The commando which had to make the Dove Elbe navigable was referred toin the camp as “Kommando Elbe”. A five kilometre stretch of this old arm of the River Elbe was to be broadened and deepened, and a canal was to be added so that ships would be able to moor at the new brickworks. Between 1940 and 1942, concentration camp prisoners had to bring dredged-up soil ashore and distribute it there. They also had to straighten and pave the river banks. At times, more than 1,000 prisoners would be working in different locations along the Dove Elbe simultaneously. The prisoners had to work hard in any kind of weather and were constantly abused and harassed while they worked. The guards regularly drowned, shot or beat prisoners to death. The “Kommando Elbe” was one of the most terrible work commandos at Neuengamme main camp.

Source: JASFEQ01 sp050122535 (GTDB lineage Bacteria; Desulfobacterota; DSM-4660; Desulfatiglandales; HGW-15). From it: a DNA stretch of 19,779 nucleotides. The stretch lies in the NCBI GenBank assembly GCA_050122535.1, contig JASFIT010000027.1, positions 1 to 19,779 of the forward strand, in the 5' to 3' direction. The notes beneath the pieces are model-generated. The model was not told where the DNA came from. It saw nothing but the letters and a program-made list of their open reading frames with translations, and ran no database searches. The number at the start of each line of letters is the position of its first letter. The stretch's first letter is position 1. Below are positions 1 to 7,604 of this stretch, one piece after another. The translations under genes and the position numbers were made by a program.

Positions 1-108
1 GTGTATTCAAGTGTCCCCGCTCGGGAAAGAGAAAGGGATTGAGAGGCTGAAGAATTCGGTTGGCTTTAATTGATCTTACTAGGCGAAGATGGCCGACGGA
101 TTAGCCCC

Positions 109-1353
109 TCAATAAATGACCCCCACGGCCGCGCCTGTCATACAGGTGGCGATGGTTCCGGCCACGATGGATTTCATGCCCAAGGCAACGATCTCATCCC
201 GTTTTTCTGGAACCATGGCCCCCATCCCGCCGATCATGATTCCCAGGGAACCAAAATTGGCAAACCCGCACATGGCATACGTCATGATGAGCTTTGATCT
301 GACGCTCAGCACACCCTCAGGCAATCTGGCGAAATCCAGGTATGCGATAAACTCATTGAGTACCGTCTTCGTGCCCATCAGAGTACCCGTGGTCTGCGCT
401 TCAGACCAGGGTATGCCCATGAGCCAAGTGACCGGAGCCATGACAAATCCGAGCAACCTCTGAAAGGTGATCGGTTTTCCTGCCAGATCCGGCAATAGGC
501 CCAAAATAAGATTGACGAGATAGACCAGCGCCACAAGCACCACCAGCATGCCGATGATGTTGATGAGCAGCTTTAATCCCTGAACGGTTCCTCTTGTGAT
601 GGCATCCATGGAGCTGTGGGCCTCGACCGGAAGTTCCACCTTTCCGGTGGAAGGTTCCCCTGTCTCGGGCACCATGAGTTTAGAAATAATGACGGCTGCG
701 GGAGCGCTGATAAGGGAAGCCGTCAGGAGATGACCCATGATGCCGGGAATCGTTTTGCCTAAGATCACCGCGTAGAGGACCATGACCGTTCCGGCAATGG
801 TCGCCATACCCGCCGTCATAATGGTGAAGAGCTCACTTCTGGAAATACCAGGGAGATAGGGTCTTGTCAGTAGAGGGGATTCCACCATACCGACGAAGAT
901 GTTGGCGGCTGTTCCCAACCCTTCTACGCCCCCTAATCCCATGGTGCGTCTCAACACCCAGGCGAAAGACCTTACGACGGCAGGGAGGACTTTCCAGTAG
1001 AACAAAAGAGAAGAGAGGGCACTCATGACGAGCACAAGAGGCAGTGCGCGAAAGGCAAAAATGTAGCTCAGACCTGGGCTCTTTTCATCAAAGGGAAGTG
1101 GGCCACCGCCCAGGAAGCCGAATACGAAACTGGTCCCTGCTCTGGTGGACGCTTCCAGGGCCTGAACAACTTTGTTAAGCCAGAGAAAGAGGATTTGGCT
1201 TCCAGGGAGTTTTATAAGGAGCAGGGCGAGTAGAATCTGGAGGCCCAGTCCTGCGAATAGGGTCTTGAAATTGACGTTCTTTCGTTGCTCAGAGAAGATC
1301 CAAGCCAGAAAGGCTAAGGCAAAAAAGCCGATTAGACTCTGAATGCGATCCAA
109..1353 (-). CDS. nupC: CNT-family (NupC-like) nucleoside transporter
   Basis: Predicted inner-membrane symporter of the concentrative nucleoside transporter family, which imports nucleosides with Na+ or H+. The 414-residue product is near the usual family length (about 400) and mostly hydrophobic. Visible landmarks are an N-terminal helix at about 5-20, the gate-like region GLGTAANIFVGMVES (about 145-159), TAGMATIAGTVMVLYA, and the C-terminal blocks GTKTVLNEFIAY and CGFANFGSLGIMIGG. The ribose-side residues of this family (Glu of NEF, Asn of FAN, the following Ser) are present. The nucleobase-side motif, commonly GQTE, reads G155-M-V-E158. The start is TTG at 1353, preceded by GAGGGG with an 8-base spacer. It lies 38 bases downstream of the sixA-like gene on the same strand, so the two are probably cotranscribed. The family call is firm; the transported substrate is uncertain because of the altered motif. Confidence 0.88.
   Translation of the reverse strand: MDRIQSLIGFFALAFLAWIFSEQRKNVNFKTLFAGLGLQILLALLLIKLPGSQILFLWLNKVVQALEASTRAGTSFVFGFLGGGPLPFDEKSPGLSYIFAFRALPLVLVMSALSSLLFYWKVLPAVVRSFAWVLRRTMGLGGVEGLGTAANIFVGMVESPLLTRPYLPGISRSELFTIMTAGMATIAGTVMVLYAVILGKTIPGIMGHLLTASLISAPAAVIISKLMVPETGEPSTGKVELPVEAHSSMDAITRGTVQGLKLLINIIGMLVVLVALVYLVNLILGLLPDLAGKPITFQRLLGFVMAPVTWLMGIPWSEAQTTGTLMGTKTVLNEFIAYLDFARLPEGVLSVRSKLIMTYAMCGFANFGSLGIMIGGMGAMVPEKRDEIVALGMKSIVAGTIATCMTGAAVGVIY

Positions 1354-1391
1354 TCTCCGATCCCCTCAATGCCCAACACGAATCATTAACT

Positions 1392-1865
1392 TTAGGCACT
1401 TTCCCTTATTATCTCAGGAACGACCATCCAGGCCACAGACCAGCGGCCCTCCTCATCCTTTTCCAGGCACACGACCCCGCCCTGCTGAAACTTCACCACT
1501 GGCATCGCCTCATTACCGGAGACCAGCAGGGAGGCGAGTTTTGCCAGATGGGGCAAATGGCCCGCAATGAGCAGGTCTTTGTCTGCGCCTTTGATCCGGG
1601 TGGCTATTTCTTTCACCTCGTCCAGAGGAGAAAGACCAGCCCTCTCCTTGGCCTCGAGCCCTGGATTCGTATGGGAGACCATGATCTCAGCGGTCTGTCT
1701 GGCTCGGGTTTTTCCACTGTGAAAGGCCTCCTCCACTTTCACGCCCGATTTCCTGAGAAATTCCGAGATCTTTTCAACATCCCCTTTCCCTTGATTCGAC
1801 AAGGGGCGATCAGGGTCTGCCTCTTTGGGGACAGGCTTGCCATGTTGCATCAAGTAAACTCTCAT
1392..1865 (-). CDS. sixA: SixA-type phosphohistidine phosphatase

The prisoners’ work at the brickworks illustrates the two aims the SS pursued by using concentration camp prisoners as slave labourers: economic profitability and human extermination. By contemporary technological standards, the new brickworks was a modern production facility where 160 to 180 prisoners worked producing bricks from clay. By contrast,in the clay pits, hundreds of prisoners had to dig up clay by hand and load it on tipper wagons, while other prisoners were forced to push the loaded tipper wagons to the brickworks on insecurely fastened tracks. If a tipper derailed, the prisoners had to lift the loaded wagon back onto the tracks while being beaten by their guards.Work at the clay pits, on the transport commandos and at the port was considered especially difficult, and many prisoners perished while carrying out this work.